I talk honestly and openly about my experiences with mental illness, fibromyalgia, and chronic fatigue syndrome through the lens of feminism, fat acceptance and process theology. I also do recipe and book reviews. My mission is to spread the message that hope is always real for a better life, despite living in a world that is often very harsh.

Sunday, October 20, 2013

Love Your Body: What Self Love Looks Like


I wish I had more compassion towards others.

 Tuesday I was in a therapy group and a woman there was talking on and on about how she hates her body, even though she has dieted and has lost weight.  While listening to her, I could just feel my anger and frustration rising.  I wanted to tell her to shut-up.  I wanted to tell her that I didn't care about her dieting and to please not talk about her body in that way unless she had something constructive to say.  What I said instead was an awkward statement about loving her body.  My statement was of course, completely disregarded and I didn't say anything more.  My regular therapist who leads my DBT group and who specializes in eating disorders would probably not have allowed someone to talk on in that self-deprecating way, but I suppose the good that came out of it is that I pondered over the subject of body-love so much throughout the week that I could probably write a whole self-help book on the subject now.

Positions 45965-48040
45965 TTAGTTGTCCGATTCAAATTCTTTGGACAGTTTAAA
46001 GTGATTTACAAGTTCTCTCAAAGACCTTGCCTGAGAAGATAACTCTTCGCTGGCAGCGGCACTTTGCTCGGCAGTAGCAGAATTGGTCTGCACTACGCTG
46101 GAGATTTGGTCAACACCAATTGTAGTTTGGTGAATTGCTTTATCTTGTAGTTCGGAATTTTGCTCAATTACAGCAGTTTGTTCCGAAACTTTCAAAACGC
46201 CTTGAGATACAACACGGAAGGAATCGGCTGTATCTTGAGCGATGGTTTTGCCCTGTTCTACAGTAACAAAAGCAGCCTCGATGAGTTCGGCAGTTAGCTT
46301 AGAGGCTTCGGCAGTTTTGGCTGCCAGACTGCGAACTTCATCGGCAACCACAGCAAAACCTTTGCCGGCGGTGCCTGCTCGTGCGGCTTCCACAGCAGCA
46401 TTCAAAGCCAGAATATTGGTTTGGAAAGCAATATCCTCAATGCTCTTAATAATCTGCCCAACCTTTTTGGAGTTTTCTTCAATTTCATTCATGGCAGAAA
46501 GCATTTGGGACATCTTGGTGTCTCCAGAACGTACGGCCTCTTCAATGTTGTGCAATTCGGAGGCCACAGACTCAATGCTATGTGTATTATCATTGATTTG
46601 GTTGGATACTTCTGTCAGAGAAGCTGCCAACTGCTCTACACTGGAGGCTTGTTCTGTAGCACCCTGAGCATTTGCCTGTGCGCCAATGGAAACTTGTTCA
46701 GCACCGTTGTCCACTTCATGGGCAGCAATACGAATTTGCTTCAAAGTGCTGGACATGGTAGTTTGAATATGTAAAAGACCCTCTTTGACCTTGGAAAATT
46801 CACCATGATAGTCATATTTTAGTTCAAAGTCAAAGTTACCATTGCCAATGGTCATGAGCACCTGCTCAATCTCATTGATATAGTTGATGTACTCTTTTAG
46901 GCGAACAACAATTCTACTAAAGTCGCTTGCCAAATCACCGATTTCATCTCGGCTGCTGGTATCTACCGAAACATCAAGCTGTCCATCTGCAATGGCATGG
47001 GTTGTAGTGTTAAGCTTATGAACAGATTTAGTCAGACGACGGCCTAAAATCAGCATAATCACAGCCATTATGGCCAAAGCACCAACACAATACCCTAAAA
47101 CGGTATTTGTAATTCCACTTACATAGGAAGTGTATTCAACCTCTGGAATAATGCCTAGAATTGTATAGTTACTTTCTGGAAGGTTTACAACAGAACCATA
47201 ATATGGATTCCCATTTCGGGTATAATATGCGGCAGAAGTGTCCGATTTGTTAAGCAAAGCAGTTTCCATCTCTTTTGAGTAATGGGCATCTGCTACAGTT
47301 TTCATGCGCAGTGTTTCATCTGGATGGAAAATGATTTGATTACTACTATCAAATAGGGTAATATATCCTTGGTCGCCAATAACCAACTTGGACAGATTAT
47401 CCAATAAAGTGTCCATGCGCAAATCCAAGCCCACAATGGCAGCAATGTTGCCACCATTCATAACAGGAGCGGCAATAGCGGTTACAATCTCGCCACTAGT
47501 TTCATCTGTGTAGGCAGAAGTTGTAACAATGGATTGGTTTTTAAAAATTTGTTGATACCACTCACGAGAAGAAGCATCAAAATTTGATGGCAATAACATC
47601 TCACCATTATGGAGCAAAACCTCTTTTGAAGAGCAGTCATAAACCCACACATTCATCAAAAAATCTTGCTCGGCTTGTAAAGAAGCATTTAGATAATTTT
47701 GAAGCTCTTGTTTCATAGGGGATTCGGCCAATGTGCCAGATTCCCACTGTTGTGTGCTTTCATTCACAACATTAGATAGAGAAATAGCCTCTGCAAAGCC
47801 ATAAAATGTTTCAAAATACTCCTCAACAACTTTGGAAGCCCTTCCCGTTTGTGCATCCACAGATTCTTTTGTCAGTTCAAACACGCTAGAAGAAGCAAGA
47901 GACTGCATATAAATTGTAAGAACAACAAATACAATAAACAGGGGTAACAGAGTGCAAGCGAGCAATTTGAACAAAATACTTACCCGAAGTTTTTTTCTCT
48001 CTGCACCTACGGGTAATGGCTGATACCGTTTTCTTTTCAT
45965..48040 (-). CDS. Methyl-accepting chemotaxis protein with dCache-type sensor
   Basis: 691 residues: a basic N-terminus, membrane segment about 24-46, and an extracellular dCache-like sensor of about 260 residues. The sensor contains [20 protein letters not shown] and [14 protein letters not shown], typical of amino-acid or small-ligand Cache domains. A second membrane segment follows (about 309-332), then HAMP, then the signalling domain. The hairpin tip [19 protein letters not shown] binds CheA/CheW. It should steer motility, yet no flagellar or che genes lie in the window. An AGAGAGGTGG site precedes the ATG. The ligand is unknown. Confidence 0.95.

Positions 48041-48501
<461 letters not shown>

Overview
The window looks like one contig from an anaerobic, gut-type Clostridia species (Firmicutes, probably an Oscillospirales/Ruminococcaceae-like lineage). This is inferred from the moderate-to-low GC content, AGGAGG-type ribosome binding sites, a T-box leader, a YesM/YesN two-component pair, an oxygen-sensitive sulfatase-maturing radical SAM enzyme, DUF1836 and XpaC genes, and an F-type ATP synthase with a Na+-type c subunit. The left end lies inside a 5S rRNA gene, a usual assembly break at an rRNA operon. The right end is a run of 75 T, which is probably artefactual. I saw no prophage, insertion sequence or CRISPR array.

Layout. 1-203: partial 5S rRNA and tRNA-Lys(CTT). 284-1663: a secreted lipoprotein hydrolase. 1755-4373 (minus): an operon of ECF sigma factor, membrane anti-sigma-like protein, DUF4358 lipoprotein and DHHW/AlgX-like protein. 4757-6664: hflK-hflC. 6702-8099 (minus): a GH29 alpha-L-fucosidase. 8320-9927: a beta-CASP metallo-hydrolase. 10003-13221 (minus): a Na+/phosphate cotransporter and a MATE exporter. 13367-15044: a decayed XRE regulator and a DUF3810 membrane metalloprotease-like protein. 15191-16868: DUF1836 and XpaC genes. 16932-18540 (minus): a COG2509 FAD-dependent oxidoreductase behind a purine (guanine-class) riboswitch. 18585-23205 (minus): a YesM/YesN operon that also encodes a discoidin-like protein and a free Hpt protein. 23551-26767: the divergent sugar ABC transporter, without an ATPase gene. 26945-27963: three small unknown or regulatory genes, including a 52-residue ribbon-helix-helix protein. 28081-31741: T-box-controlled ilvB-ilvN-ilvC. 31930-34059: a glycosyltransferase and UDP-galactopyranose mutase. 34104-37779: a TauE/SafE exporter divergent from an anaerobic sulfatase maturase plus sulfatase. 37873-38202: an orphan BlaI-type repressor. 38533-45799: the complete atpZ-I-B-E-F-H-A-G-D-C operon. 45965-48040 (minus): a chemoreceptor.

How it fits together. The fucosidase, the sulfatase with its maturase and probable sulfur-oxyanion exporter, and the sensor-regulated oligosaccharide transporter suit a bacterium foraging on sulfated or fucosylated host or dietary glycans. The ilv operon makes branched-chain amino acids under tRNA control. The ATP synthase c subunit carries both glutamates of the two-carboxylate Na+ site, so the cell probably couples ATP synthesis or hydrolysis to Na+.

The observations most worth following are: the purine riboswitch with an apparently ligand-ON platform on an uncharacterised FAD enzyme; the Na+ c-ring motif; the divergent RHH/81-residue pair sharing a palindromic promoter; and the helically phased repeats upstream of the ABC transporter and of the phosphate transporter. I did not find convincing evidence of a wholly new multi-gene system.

First, of course, there's aesthetics:  In body image workshops, individuals learn to become more comfortable with their body simply by looking at their body more.  I started doing this by taking more pictures of myself. The trick is then to not look for your flaws in the photographs or mirror, but to actually start looking for something that you like.  One thing.  Then another.  Repeat this often. The fat acceptance community, has really, really helped me with this.

Aesthetics are only a tiny part of loving our bodies though.  It's the part that society tries to jam down our throat and is the standard empowering message for all women to accept: "All bodies are beautiful!" But with gender dysphoria, disability issues, fat stigma etc. not everybody can get on board with believing that their body is beautiful and admiring their own body and I don't believe that they should. Shakesville's post, You Should Stop Telling Me To "Love My Body" is a good read on this issue. It caused me to think about bodily loving essentials and so I don't believe that loving one's body is the same thing as believing one's body is beautiful.

 When I say, "I love my body," I think people assume that I mean my superficial looks, but I mean much more than that.  I mean my muscles, my blood, my intestines, my bones, my gut, my brain, my heart.  I mean that I am glad that I can eat, that I can taste food and enjoy it.  I am glad that my body keeps me alive and that it provides me pleasure.  (Two words: My Clitoris!  It has twice as many nerve endings as a penis!)

So another way that I show my body love is by doing things that give it pleasure.  This can be enjoying bubble baths, rubbing on lotion, smelling flowers, looking at something beautiful and especially savoring and appreciating tasty food. (In DBT, we learn to self-sooth by attending to our five senses.  Being able to approach things one-mindfully also helps one more fully notice and appreciate these small gifts of pleasure to ourselves.)

 Recently a friend of mine took me to Sweet Hut Bakery in Doraville, GA and it was a lot of fun!  I guess I've gotten old, because I was astounded by how many people were there so late at night! It's a Korean bakery and I'm still haven't been to enough of them to not get overwhelmed by all the options, especially by this one where everything looked so good.  I ordered a caramel milk tea and it was a bit too sweet for me, but the lid sure was pretty: